“In that case,” Larry said quietly, “she’d be given a place at the studio. It’s hardly without precedent. Many families in a similar position turn guardianship over to us. She’ll be adequately housed and supervised until her 18th birthday, which I believe is not so very far away, and then she can live on her own if she likes. She can certainly set up housekeeping on 75 dollars a week. That’s what we’d be paying her for the first year.”
“Seventy-five dollars a week? Seventy-five dollars a week?” Mr. Frobisher raged.
“Only to start,” Larry said. “By the time her guardianship ends there’s every expectation she’ll be earning significantly more than that. More than enough for her to keep herself in the manner to which she is accustomed.”
“So let me get this straight,” Mr. Frobisher sputtered. “You come in here, to my home, uninvited, offering to…buy Margaret from me for 75 dollars a week?”
“No, not quite,” Larry said cheerfully. “Obviously, we’ll need to cosign the contract, but Margaret’s salary is paid only to Margaret. If she chooses to share it with you, that’s up to her.”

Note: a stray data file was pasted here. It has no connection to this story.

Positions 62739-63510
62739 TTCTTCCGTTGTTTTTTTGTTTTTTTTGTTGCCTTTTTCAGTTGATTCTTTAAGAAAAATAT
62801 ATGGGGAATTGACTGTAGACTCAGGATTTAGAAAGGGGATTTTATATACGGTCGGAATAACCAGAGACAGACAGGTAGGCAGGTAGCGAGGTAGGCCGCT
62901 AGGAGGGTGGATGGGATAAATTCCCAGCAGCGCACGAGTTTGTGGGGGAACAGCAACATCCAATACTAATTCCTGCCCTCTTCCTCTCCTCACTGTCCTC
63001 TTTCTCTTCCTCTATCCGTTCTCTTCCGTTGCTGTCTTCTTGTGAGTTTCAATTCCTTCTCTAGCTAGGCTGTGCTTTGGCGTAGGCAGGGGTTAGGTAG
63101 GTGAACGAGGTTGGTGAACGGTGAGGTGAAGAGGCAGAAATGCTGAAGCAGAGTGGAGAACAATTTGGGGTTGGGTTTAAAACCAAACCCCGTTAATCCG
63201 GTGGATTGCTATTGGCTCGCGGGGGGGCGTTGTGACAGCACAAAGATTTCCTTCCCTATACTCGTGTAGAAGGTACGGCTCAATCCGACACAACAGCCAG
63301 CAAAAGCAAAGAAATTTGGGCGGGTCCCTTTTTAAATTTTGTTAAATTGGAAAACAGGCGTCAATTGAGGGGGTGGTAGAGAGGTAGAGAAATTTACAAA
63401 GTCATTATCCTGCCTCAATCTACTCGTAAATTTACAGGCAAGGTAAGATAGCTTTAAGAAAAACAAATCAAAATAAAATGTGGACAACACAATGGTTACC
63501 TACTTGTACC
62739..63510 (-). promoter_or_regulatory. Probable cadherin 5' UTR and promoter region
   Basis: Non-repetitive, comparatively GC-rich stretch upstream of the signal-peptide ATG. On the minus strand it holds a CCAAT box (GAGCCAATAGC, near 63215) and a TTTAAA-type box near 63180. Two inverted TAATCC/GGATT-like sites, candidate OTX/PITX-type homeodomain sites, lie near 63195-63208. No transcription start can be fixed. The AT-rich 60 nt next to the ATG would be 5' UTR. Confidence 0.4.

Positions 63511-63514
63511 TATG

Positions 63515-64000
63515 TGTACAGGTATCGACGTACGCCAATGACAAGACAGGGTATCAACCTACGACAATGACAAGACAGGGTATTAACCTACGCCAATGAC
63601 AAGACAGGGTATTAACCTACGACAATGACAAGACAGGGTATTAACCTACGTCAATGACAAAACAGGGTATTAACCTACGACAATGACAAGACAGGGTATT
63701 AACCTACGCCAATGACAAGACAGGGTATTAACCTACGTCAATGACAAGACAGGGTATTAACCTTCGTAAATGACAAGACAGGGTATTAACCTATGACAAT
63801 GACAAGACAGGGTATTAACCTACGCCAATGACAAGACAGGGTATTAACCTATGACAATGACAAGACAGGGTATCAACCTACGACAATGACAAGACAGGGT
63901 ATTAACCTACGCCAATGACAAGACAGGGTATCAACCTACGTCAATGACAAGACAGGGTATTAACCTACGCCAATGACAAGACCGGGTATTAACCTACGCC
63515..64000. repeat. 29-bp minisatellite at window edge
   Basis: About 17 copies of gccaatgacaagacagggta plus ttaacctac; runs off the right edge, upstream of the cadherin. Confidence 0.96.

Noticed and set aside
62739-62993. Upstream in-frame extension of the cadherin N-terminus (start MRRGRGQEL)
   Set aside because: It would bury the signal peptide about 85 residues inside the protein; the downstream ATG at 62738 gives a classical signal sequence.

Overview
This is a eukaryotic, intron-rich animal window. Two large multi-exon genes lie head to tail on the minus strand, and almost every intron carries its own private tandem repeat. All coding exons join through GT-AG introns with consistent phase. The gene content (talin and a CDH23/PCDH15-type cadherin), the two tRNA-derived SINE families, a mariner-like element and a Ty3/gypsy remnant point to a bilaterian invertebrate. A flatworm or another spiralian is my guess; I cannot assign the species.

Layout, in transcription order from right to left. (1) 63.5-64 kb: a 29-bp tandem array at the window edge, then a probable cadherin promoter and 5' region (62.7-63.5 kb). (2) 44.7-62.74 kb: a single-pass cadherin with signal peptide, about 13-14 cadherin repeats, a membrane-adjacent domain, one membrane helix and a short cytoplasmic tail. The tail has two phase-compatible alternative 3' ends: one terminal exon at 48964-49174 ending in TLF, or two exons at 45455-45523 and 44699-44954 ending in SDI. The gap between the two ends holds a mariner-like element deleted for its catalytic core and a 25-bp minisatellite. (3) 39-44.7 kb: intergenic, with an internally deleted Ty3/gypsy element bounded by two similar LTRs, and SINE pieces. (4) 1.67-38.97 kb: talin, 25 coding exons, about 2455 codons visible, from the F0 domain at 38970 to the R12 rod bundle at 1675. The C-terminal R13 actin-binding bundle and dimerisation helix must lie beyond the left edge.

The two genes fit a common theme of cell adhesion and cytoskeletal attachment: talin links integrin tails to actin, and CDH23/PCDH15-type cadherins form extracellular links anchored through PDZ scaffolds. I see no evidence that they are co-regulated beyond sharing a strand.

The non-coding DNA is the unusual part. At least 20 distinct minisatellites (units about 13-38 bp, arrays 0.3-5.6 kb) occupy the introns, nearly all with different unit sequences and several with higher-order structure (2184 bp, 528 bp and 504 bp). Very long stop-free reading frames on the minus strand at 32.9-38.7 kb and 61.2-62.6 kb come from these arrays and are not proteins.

“Share it? With me?” Mr. Frobisher’s already florid face turned crimson.
“Lowell, please.” Holding up her hand, Mrs. Frobisher strode commandingly to the center of the room, waiting until all eyes were on her before she began to speak. My god, Margaret thought, she thinks she’s giving a speech.
“Mr. Julius,” her mother began, “just a few short weeks ago, such an offer would have been unthinkable. Apart from the obscenity of any respectable girl earning her own living, the idea of flaunting oneself in public, for the delectation of strangers…” She shuddered. “Let us just say that for a girl like Margaret, a girl who has been raised a certain way, with certain expectations, it would be unimaginable.”
How is that any different from a coming-out ball? Margaret thought furiously. How is appearing in the pictures worse than parading down a staircase for a bunch of rich men to stare at, while the women plot to sell me to the highest bidder?